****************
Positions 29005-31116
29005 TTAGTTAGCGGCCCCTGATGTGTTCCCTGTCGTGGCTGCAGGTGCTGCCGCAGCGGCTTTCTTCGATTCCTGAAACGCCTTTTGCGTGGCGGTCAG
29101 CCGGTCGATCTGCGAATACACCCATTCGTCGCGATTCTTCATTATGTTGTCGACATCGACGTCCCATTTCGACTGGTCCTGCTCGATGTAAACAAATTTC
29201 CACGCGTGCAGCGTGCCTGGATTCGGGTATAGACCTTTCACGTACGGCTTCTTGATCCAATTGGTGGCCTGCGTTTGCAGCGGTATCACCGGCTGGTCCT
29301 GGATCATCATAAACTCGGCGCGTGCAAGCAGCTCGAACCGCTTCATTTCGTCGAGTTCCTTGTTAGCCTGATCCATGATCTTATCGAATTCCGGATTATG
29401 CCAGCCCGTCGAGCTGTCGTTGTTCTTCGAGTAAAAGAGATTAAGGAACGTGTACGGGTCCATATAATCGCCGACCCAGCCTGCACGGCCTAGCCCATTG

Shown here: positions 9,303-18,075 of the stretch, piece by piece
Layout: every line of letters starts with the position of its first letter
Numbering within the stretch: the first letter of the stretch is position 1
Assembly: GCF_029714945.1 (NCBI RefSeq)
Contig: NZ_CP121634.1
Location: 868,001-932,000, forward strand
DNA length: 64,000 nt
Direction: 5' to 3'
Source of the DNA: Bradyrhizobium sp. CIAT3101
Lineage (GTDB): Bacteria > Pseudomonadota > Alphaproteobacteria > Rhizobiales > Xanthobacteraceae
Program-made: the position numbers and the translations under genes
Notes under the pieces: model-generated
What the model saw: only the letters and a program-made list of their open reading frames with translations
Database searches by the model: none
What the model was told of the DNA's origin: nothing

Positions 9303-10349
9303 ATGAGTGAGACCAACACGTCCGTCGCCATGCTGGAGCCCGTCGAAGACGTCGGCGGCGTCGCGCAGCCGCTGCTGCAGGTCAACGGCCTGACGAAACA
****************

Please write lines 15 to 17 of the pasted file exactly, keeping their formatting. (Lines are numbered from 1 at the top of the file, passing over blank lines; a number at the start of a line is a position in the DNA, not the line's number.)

Source of the DNA: Bradyrhizobium sp. CIAT3101
Lineage (GTDB): Bacteria > Pseudomonadota > Alphaproteobacteria > Rhizobiales > Xanthobacteraceae
Program-made: the position numbers and the translations under genes